She saw her husband four years ago when he came back to Mexico for a brother’s wedding. Then he crossed the border back to the US — again as an illegal migrant.

Khady, Gandoile, Senegal

“In Senegal, marriage is not a connection of two people. It is a connection of two families, two communities,” Codou Bop explains. She is a Senegalese feminist, human rights activist and a former journalist. She also got married with her husband without being present at the ceremony. “It is normal in our culture, it was my decision,” she says.

Khady takes care of her daughter without her husband who is a migrant in Spain. (Author: Noel Rojo)

Twenty-three years old Khady got married without her husband being present. At that time, he was working in Spain. To be precise, he still works there. Except, now he comes back to visit her and his family once a year, as they have a little daughter now.

It was Mamadou’s father who was there representing his son on the day of the ceremony. Parents from both sides had to agree on the marriage.

A few months after, the young Senegalese came back to his home village and he brought his new wife to the house of his family. It is common in Senegal that when a woman gets married she moves into the house of her husband. It is not unique though that she becomes a servant to older women in the family, usually a mother-in-law. One of the reasons why a man gets married is to bring home someone who will take care of his parents. More so, if a man is a migrant in Spain.

A single Ethiopian woman

Marriage is what gives a value to any woman in Ethiopia. “The governmental structure itself tells you a lot about our society. We have a Ministry of Women and Children Affairs,” says Enguday Alemayehu from University of Addis Ababa. She refers to the view that a woman is always connected to her children. Enguday herself is single while according to Ethiopian society she is already of age to be married.

“Thirty and single? Impossible! Something must be wrong with her, society will not respect such woman. At the end, she might have to migrate,” comments a gender expert Mitslal Brhane who works for Adigrat Diocesan Catholic Secretariat in Northern Ethiopia.

Tigist, the owner of the restaurant, and her brother. (Author: Noel Rojo)

I have talked to various single Ethiopian young women at the age between 20–30. Tigist, for example, is running her own restaurant in Addis Ababa. She even employs her brothers. She had already migrated to Saudi Arabia, but was unlucky and got sick there. She had to come back to Ethiopia. While listening to her story, I spot a ring on her left hand. “Is it a wedding ring?”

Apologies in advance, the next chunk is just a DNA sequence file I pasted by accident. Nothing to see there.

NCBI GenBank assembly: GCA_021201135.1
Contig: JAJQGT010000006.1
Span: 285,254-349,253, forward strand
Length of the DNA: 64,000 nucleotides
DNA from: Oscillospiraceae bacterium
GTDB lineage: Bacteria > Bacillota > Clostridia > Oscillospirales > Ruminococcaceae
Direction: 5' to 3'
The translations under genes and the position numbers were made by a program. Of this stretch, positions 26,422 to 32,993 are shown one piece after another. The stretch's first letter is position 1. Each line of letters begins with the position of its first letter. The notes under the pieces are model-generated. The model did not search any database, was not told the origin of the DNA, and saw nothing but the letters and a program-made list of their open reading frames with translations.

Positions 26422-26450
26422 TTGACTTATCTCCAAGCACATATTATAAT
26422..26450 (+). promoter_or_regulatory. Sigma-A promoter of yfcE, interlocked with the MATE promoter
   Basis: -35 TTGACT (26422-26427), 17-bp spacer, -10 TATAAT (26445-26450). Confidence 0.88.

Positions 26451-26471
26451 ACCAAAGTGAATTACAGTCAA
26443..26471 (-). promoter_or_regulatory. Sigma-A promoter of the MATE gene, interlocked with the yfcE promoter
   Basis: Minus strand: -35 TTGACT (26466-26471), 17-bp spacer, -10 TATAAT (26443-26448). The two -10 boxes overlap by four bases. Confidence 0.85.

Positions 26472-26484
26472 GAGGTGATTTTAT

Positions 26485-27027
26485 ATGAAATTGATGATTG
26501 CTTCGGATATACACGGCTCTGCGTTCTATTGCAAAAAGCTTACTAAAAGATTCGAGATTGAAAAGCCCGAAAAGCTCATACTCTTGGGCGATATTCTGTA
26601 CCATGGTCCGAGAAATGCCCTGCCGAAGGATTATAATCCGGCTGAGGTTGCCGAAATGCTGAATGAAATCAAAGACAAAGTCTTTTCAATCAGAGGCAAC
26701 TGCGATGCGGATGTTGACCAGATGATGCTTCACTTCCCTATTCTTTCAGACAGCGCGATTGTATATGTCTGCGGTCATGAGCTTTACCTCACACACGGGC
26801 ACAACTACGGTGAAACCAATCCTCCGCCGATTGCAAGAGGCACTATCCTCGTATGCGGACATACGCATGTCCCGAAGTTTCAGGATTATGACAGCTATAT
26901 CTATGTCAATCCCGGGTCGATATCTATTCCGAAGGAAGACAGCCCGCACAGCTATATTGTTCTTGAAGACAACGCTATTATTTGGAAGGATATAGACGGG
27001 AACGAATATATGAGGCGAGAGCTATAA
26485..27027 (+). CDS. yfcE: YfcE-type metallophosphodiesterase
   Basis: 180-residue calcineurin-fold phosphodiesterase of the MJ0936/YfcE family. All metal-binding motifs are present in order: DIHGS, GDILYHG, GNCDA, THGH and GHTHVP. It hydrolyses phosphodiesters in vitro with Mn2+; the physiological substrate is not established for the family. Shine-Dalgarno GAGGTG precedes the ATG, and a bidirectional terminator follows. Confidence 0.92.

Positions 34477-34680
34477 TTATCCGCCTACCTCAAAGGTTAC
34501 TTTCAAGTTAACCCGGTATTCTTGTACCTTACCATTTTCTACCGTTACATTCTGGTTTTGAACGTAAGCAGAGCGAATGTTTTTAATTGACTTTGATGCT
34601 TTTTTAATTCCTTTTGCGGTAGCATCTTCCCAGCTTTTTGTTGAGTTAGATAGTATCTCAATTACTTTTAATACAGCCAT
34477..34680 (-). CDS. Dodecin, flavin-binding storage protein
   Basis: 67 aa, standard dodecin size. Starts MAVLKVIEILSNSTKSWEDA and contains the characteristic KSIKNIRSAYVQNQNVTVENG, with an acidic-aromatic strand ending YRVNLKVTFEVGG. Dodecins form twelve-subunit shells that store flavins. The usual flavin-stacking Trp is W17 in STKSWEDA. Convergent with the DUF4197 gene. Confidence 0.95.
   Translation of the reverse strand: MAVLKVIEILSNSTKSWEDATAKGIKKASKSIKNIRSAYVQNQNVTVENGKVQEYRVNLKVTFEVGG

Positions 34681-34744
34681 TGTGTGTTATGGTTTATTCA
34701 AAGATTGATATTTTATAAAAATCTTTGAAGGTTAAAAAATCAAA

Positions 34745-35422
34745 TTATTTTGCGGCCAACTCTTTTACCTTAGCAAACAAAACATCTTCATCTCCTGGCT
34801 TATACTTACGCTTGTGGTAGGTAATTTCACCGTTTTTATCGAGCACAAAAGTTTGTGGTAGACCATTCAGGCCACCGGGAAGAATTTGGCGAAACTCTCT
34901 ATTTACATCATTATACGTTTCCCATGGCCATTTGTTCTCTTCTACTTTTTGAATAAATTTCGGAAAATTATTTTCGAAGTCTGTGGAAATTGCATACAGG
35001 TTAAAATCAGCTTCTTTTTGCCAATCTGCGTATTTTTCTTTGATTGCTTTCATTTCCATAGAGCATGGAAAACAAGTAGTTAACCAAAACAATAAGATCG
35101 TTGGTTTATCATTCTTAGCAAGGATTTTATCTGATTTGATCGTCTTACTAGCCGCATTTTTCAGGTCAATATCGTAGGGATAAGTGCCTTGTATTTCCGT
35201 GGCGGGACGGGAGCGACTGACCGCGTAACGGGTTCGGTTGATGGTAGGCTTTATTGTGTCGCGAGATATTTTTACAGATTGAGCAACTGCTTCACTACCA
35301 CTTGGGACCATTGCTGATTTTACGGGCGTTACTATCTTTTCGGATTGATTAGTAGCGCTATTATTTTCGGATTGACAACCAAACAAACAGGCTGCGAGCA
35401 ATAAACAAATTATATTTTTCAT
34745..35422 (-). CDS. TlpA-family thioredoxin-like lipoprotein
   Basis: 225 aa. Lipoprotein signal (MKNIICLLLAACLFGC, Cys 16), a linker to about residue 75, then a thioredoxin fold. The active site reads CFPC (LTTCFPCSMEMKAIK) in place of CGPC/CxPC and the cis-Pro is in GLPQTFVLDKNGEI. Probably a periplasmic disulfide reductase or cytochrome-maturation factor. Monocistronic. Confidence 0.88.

“No, I am single,” she says, “I wear it as a wedding ring though. I do not want men to bother me,” she admits. Four of her male customers listened with great curiosity at that moment.

Very often, young women in Ethiopia get married not to face social pressure.

In rural areas of many Sub-Saharan Africa countries a woman has only value if married. (Author: Noel Rojo)

People often ask me what it is that links more than 50 women we have interviewed so far. I usually state that to me, one thing all stories have in common is the sadness. Yet, I am not sure if this is not my European, young generation perception as well.

Women in many parts of the world only know about romantic love from telenovelas they watch every night. Discovering this was a very important awakening. It has also become the reason why we want to give women a voice.

Sometimes I wonder, how many people asked my grandmothers about their relationships when they were young… From their stories I know it is not so long ago when women in Slovakia had similar position and dealt with similar social pressures Mexican or Ethiopian women in rural areas do.

Text: Magdalena Vaculciakova (Slovak freelance journalist, currently working on the long-term project Women Who Stay)

Photo: Noel Rojo (Mexican-American freelance photographer, currently working on the long-term project Women Who Stay)